Upon receipt of your answers, I will analyse the information received before deciding on next steps in the investigation, including on whether or not an in situ inspection is needed. If I decide to draw up a report of findings, you will have a chance to respond to the draft report before it is published. This includes the opportunity to identify any business confidential information that should not be made public. You may also include in your response to this letter an indication of any information that should be treated as business confidential. I underline that business confidentiality as such is not a reason to withhold information from this investigation.

A copy of this letter will be sent to <name DPO>.

Sincerely yours,

By order,

U.R. Late

Inspector – <jurisdiction> DPA

The Nightmare Letter: A Subject Access Request under GDPR

(Originally posted on LinkedIn, March 9 2017)

I had drafted a letter a few years ago detailing the worst kind of personal information access request that a Canadian company could receive under PIPEDA. I thought it might be useful to update that as a subject access request under GDPR, and present it as a worst-case situation (with thanks to Paul Breitbarth for reviewing this and offering some insights from a regulator’s point of view). You might simply use this to make a case to your organization about what it could potentially receive.

A more interesting use would be to use this letter for a table-top exercise, similar to those used for data breaches, to see how your organization would respond. It might be very entertaining to have this kind of letter actually sent by a friendly party to your own organization to see exactly how it would be responded to – would the privacy office get alerted? How would the organization respond to someone knowledgeable about both the law and the technologies being used to support data management? Edit as appropriate to create the nightmare of your choosing. A future installment will address the nightmare of rectification, erasure and portability :-).

The nightmare letter:

Dear Sir/Madam:

I am writing to you in your capacity as data protection officer for your company. I am a customer of yours, and in light of recent events, I am making this request for access to personal data pursuant to Article 15 of the General Data Protection Regulation. I am concerned that your company’s information practices may be putting my personal information at undue risk of exposure or in fact has breached its obligation to safeguard my personal information pursuant to <latest nasty cybersecurity event or thing in the news>.

I am including a copy of documentation necessary to verify my identity. If you require further information, please contact me at my address above.

I would like you to be aware at the outset, that I anticipate reply to my request within one month as required under Article 12, failing which I will be forwarding my inquiry with a letter of complaint to the <appropriate data protection authority>.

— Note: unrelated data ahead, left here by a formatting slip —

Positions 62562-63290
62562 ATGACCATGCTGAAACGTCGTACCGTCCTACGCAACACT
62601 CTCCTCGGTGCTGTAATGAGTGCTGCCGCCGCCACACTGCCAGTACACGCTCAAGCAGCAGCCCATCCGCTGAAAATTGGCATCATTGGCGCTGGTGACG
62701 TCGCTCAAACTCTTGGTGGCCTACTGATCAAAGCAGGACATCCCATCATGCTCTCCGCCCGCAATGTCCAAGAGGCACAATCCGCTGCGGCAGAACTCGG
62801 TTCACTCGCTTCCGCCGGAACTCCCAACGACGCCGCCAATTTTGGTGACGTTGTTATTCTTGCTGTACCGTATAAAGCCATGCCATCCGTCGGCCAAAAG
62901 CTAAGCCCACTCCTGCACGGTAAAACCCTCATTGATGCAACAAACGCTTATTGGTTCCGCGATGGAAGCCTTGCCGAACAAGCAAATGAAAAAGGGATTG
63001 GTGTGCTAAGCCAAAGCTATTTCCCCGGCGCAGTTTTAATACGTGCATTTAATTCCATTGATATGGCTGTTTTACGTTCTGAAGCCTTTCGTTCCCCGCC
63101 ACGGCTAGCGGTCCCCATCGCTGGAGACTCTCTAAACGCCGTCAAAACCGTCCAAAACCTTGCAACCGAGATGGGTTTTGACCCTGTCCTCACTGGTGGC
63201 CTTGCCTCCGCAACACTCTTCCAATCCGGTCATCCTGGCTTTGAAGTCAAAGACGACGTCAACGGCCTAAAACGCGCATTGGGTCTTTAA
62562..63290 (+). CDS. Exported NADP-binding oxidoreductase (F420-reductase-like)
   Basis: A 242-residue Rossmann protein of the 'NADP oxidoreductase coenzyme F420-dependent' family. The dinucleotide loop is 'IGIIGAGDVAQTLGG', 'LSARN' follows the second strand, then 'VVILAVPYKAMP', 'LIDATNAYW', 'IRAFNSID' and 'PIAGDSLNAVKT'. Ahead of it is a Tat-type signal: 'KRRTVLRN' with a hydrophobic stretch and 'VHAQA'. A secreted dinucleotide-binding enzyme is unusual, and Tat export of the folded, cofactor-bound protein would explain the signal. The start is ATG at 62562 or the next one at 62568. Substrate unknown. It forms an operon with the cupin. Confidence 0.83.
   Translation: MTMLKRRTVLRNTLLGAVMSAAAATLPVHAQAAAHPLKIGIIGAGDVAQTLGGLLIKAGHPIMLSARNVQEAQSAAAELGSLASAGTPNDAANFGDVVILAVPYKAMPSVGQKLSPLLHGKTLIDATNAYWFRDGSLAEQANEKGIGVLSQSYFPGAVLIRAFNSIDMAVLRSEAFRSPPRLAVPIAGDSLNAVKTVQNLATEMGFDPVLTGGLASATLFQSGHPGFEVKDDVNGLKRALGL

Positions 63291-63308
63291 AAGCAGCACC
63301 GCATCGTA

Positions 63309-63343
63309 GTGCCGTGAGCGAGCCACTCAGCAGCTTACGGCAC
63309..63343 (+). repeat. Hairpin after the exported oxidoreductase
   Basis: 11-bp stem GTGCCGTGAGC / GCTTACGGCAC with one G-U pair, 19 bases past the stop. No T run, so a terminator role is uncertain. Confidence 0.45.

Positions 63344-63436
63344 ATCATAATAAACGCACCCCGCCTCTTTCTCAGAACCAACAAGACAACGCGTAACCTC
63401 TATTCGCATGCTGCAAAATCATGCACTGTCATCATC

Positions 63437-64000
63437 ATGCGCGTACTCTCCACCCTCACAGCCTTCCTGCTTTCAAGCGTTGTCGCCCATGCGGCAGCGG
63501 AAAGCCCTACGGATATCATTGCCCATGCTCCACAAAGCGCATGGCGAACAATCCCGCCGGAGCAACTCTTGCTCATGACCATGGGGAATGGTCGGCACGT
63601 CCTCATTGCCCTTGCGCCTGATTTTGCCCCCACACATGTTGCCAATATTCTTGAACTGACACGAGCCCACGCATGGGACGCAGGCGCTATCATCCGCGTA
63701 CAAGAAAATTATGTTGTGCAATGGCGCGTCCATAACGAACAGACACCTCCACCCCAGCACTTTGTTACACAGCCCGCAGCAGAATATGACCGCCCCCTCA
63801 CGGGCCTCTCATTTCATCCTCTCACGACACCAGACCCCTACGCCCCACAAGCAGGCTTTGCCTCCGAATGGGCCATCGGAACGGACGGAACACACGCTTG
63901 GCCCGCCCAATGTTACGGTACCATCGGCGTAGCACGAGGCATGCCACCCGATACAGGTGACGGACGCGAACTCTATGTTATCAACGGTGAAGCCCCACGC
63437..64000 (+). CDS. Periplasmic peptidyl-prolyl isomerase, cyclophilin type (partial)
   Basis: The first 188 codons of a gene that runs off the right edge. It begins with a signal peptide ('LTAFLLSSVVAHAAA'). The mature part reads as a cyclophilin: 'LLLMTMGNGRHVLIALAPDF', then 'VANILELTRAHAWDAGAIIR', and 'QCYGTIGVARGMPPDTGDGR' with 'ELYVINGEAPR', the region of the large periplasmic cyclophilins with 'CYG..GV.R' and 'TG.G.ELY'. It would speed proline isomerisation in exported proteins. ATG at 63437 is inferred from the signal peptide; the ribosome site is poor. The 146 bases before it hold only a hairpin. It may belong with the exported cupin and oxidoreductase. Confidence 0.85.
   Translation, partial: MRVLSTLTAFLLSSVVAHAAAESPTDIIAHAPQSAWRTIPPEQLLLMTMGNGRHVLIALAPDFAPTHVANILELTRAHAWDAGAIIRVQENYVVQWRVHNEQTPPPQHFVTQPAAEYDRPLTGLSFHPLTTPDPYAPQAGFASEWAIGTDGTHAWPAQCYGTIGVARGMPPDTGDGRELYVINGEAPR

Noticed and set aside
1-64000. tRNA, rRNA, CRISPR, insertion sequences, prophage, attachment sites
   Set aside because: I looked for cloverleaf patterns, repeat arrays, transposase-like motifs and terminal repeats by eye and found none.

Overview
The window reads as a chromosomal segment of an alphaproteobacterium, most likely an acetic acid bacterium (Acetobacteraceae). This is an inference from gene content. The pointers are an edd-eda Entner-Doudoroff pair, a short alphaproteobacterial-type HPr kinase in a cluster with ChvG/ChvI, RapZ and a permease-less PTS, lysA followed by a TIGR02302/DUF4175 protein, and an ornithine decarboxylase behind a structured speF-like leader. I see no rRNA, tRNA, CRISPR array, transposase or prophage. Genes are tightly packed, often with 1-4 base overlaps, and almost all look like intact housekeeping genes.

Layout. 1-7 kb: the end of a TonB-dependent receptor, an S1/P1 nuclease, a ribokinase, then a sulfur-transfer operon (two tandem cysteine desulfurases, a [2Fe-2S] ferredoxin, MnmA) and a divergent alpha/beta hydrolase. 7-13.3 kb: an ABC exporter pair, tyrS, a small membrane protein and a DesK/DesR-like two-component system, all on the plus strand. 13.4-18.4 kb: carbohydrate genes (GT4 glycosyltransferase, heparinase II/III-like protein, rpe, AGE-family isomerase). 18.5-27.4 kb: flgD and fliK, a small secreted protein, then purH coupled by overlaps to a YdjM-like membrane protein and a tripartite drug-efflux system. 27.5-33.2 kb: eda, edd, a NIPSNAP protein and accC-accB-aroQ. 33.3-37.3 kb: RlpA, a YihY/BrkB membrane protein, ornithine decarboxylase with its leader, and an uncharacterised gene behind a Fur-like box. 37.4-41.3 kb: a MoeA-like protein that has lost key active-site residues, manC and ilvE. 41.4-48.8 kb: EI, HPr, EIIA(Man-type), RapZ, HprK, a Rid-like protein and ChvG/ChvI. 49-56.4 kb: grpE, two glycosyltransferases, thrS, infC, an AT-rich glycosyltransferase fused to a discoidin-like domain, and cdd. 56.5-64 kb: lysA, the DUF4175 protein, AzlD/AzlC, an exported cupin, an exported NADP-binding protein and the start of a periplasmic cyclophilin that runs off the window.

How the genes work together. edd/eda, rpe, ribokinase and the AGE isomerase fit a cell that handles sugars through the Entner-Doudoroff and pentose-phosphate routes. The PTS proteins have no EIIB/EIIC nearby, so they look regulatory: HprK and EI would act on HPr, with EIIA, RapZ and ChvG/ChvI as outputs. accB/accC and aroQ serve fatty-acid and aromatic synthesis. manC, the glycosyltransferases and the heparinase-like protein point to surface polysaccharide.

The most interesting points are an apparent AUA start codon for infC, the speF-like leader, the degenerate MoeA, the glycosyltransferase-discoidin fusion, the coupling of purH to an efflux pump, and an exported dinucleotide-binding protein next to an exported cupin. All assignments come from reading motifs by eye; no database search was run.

Please advise as to the following:

1.   Please confirm to me whether or not my personal data is being processed. If it is, please provide me with the categories of personal data you have about me in your files and databases.

a.   In particular, please tell me what you know about me in your information systems, whether or not contained in databases, and including e-mail, documents on your networks, or voice or other media that you may store.

b.   Additionally, please advise me in which countries my personal data is stored, or accessible from. In case you make use of cloud services to store or process my data, please include the countries in which the servers are located where my data are or were (in the past 12 months) stored.

c.   Please provide me with a copy of, or access to, my personal data that you have or are processing.

2.   Please provide me with a detailed accounting of the specific uses that you have made, are making, or will be making of my personal data.

3.   Please provide a list of all third parties with whom you have (or may have) shared my personal data.

a.   If you cannot identify with certainty the specific third parties to whom you have disclosed my personal data, please provide a list of third parties to whom you may have disclosed my personal data.

b.   Please also identify which jurisdictions that you have identified in 1(b) above that these third parties with whom you have or may have shared my personal data, from which these third parties have stored or can access my personal data. Please also provide insight in the legal grounds for transferring my personal data to these jurisdictions. Where you have done so, or are doing so, on the basis of appropriate safeguards, please provide a copy.

c.   Additionally, I would like to know what safeguards have been put in place in relation to these third parties that you have identified in relation to the transfer of my personal data.

4.   Please advise how long you store my personal data, and if retention is based upon the category of personal data, please identify how long each category is retained.

5.   If you are additionally collecting personal data about me from any source other than me, please provide me with all information about their source, as referred to in Article 14 of the GDPR.

6.   If you are making automated decisions about me, including profiling, whether or not on the basis of Article 22 of the GDPR, please provide me with information concerning the basis for the logic in making such automated decisions, and the significance and consequences of such processing.

7.   I would like to know whether or not my personal data has been disclosed inadvertently by your company in the past, or as a result of a security or privacy breach.

a.   If so, please advise as to the following details of each and any such breach:

i.    a general description of what occurred;

ii.    the date and time of the breach (or the best possible estimate);

iii.    the date and time the breach was discovered;